Johnny Patience


You may recognize Johnny Patience from our Issue 02: Spring. He contributed a beautiful photo essay about his life here in Maine. Recently, Johnny founded a gallery, which shares the work of emerging artists with the hopes to bring awareness to these talents in the greater artist community . The gallery currently includes the work of Rebecca Lily, Gary BriechleMikko LagerstedtMorgane ErpicumPete Halvorsen, and Robert Strickland. We're running a giveaway now (through Saturday, 8/4). Visit our Instagram for more information. In the meantime, enjoy learning a little more from Johnny Patience!


Maine the Way: Tell us a little about yourself!

Johnny Patience: My name is Johnny Patience and I am a Fine Art photographer based in Midcoast Maine, where I live with my wife Rebecca Lily. I was born and raised in Europe, and my love for photography has brought me to many countries around the world. The foundation of my work is a combination of fine art, travel, and street photography. I shoot film exclusively and work with a minimalist approach to gear: one camera, one lens and natural light. Light is often the main subject of my work, and I use it to convey emotion and show that it’s possible to find something extraordinary in the ordinary.



MTW: When did you know you wanted to be a photographer? Was that always your direction or how did you come to this career path?

JP: I wanted to become a stuntman when I was a child, an archaeologist when I was a teenager, and a psychologist when I finished school. Even though I did not end up doing any of that, being a photographer incorporates aspects of all of these jobs in a way. Photography started as a creative outlet for me about 10 years ago. I didn’t plan to become a professional photographer but looking back today I wish I would have found and pursued this path earlier in my life. I feel that photography is what I am meant to do.


MTW: Where do you draw inspiration?

JP: I try to avoid looking at too much photography, I don’t find it helpful to take inspiration from people working in the same field. I find a lot of inspiration in other art forms like music, literature, paintings or cinema. I think Quentin Tarantino is a genius, for example. I believe that art is about going to the deepest, most vulnerable place in your heart, expressing what you find and sharing it with the world. That’s where I try to find my inspiration.


MTW: How has living in Maine influenced your work?


JP: Photographing in Maine made me realize how much I love B&W film. After I moved to Maine, I spent that first year working on my book, Arriving Home, which documented all of my feelings and impressions of our new home. Because Maine has such drastic changes in the light and landscape through the four seasons, I decided to shoot B&W film exclusively to tie the resulting body of work together and give it cohesiveness.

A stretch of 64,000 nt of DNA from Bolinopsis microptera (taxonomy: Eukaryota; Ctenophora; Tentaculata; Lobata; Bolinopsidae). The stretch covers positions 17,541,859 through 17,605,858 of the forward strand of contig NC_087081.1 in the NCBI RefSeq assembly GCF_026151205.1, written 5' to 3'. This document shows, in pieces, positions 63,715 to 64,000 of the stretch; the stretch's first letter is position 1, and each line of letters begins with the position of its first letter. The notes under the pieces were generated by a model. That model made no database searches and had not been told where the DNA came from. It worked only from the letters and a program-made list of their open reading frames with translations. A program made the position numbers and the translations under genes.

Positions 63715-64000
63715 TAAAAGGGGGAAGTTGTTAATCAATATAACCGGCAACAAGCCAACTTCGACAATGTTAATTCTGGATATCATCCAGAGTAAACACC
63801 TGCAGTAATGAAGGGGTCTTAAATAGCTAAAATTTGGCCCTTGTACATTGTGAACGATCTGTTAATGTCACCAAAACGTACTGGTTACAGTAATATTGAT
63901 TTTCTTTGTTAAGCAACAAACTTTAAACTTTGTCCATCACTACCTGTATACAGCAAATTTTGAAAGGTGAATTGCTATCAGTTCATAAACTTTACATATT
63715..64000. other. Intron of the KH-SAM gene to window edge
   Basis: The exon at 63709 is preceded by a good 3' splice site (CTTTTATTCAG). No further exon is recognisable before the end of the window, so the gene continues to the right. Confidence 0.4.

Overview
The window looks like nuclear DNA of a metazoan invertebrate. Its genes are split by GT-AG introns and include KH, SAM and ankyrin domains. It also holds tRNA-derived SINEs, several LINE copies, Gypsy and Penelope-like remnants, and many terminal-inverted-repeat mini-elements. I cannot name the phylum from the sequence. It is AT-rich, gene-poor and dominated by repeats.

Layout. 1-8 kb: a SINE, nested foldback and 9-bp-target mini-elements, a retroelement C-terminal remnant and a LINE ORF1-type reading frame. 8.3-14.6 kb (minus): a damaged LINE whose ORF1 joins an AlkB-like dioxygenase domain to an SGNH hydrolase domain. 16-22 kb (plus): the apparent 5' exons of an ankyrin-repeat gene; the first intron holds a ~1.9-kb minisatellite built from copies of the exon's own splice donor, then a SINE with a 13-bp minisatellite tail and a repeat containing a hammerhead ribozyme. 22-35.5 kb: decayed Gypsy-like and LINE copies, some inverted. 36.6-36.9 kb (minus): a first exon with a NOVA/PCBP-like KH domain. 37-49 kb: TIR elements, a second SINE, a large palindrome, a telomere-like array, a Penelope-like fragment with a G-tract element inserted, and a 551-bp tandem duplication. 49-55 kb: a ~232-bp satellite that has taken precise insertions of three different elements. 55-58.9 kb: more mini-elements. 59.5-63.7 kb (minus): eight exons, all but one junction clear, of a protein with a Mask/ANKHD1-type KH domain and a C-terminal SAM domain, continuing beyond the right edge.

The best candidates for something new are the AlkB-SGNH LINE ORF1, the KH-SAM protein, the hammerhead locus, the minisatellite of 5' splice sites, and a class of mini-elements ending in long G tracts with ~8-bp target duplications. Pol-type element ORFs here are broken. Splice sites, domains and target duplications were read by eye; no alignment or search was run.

Through that project I've grown to love B&W and often find myself drawn to shooting it in situations where I might have previously chosen color. I think it relates to reading a book like color relates to watching a movie. Both are wonderful in their own way, but when you are reading a book you have to imagine part of the story. That’s the same with B&W film, it’s suggestive. The viewer connects to the story and becomes part of it. With color, your imagination doesn’t need to fill in all of the blanks because everything is already there.


MTW: Any tips for getting out of a creative rut?

JP: I find it helpful to accept that making art is different from a desk job. Photography as an art form doesn’t follow conventional rules about productivity or timelines in a 9 to 5 job. It’s more like an ebb and flow and I try to embrace that, which was hard for me in the beginning. Sometimes I create a year’s worth of work in a few days, which often doesn’t feel like much of an accomplishment. But I believe a good photograph is both made by the photographer and given by the world itself. There are so many things that need to align at once for a picture to be good that it’s something I feel is really out of my control.



MTW: Are you working on any personal projects?

JP: I am currently working on my second book.


MTW: What has been your proudest piece?

JP: A picture from my first book “Arriving Home” of a jumping Dalmatian into a fresh coat of snow (shot here in Maine). There is just so much symbolism in that picture, and it is very metaphoric in regards to my personal new beginnings at that time.


MTW: Any advice for aspiring photographers?

JP: Shoot from the heart, not from the hip.


Be sure to check out the Aspen Gallery and enter our giveaway (through Saturday, August 4):

  1. Follow @mainetheway
  2. Follow @aspengallery
  3. Tag three friends in one comment HERE

Thank you for sharing your insight with us, Johnny. We're grateful to have your work in our publication and your talent here in Maine!

Cam & Christine 



Contest Rules:

  • No purchase necessary.
  • There is one 16"x24" photo being given away, retailing for $575.
  • All U.S. residents are eligible for the sweepstakes.
  • Sweepstakes will begin on July 30th and end on August 4th.
  • All entrants will receive equal opportunity to be chosen at random.
  • Winner will be announced on this website and/or Instagram account within one week of the sweepstakes end.
  • Not on Instagram?  Send us an email with your name expressing interest in the giveaway, and we will enter you into the drawing.